As parents, it is our job to raise our children up to be self sufficient. This can start early. Toddler hood is not too early to begin teaching your child about how to prepare a meal, appropriate serving sizes, and nutrition. And it can be a lot of fun if you let it!

P.S.  This post also applies to teenagers.  Replace the word toddler with teenager.  I’ve had both, so this is the voice of experience talking.  Just saying…

 

 

 

 

Layers

21 May

Walls. They are a good thing. They are there to hold something up. A ceiling. A roof. Precious pictures. They provide a comfortable boundary, a form of protection. If we were plunked down into a place that was pitch black, our instinct would be to reach out. Find the walls. That would be an indication of where we might be. How large is the black space we are in? Reaching out and finding a wall would begin to provide comfort, answers, direction. So walls are a good thing.

As a parent, I want to be a wall for my children. I want to hold them up.  I want to provide solid boundaries. When they are uncertain or in the dark, I want them to reach for me and find comfort in knowing that I am there, standing firm. Providing direction. Answers. That is what a good parent aspires to achieve. Even as an adult, I still look to my parents to be my wall. We all have weak moments, trying times, and it is comforting to be able to still count on not only my parents, but my whole family, to hold me up.

Good friends do the same thing. I have learned over the years that biology does not necessarily make a family and that friends can also be counted as family. A favorite Richard Bach quote comes to mind to sum up my definition of family: “The bond that links your true family is not one of blood, but of respect and joy in each other’s life. Rarely do members of one family grow up under the same roof.” I love that!  So we can depend on our friends to be our wall. And we should be theirs. Lift them up. Allow them to hold us up. These become the layers of our wall.

How do the layers get applied to a wall? Slowly, allowing each layer to become a firm foundation to the next, is a good way to build a solid wall. A base upon which a new layer could be applied, accepted, hardened. Ready to accept the next layer. So its safe to say that a trusted wall can be built over a long period of time. It can’t be rushed. Time, patience, trust…the tools of good construction some might say. So walls are a good thing. Or are they?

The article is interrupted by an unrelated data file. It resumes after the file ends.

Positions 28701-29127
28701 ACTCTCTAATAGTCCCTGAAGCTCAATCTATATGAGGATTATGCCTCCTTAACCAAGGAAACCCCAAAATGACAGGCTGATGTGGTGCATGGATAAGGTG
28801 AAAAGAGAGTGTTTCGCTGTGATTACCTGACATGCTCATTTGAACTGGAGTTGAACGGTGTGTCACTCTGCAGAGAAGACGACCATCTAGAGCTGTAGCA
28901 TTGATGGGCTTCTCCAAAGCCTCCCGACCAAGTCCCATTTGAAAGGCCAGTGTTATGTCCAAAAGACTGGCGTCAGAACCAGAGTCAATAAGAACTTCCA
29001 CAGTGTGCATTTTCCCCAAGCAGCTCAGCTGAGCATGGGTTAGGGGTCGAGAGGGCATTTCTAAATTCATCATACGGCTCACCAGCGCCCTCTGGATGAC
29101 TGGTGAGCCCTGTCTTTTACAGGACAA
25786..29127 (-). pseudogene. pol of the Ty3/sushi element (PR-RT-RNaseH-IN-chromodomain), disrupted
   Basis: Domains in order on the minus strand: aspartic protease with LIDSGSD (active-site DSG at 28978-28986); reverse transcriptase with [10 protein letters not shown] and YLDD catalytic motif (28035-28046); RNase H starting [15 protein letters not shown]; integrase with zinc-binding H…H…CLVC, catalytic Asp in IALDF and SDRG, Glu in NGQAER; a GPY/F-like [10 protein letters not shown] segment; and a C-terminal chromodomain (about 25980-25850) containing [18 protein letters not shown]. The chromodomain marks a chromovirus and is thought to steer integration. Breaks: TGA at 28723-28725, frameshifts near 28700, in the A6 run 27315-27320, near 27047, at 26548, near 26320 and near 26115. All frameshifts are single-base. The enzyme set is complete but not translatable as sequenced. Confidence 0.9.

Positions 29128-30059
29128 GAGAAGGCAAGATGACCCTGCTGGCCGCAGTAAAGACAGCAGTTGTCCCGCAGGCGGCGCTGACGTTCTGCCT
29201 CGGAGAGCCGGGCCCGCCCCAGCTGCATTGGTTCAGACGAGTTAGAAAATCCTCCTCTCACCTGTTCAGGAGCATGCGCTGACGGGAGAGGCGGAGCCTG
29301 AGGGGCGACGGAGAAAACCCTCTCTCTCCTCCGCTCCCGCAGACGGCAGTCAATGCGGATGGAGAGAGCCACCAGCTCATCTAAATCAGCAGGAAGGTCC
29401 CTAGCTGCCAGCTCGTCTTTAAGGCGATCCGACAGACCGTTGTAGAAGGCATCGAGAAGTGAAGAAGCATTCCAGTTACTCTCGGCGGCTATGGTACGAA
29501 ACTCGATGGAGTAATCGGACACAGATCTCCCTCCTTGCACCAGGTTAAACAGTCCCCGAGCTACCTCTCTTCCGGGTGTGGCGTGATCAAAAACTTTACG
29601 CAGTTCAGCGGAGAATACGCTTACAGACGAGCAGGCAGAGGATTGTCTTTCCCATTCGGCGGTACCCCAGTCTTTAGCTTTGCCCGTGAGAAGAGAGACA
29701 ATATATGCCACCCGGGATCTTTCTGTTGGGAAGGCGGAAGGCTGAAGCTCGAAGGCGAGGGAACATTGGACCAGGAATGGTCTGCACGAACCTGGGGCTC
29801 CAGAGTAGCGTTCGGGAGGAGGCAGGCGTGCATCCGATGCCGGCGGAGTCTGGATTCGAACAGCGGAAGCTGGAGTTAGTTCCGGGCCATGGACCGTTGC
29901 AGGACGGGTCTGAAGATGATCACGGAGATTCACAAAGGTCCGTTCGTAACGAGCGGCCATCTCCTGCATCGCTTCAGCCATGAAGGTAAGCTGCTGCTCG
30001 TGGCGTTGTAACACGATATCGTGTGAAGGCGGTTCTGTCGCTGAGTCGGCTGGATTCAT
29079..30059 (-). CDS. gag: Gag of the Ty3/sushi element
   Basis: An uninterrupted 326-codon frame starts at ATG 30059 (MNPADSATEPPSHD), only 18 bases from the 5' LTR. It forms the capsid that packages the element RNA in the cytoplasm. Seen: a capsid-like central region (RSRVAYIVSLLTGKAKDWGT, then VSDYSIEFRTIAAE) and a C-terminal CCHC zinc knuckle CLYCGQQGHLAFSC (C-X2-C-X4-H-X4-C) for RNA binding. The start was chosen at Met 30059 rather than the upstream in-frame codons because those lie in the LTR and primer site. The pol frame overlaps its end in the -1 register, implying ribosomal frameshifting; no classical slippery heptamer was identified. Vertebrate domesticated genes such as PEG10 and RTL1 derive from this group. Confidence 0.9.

There can be a flip side. They can also be a barrier. Walls can seal or entomb. Shut off and divide. Hold back. Unfortunately some folks better fit this metaphorical description of a wall. Which is sad. These are the walls, the people, that we need to keep at arms length. They divide, and that is the last thing anyone should want. We have all run into people and relationships that have been this type of wall. And sometimes it takes us some time to realize what type of wall a person or relationship provides. We might think that a person is there to lift us up. Support us. Only to find out later that they are the “other” type of wall.  That is not good for overall wellness and a healthy spirit.   So what do you do then?

I have had both types of walls in my life over the years, and who can’t say that? I have learned to cherish, value, and take care of my good walls. That is my firm foundation.  And I have made it a priority in my life to be a good wall to my family (a.k.a. friends!). That takes time, experience, patience. But when we run into a bad wall, and we all do, is it time to turn and run? Well, that might be the first instinct, but I say no. Let it become another layer to the wall.

The old saying “You can’t go around it, you can’t go under it, so you must go over it” comes to mind. Going over a “bad” wall becomes another firm layer if we let it. We overcome it. We conquer it. And we allow it to become another layer to the foundation. And as a parent, we can teach our children how to use adversity to build a layer. Learning comes in many forms. Going over the wall also means to learn how to put more good walls in our life. Get over the bad ones, build more, layer more, with good ones. Become a better wall ourselves. We strengthen. We learn. We use the good the bad and the ugly. And we move on. Stronger. Better. Another layer for our wall. I know what kind of wall I am, what kind of wall I strive to be.  My foundation is very strong, and that contributes to my wholeness.  My wellness.  My vitality.  What kind of wall are you?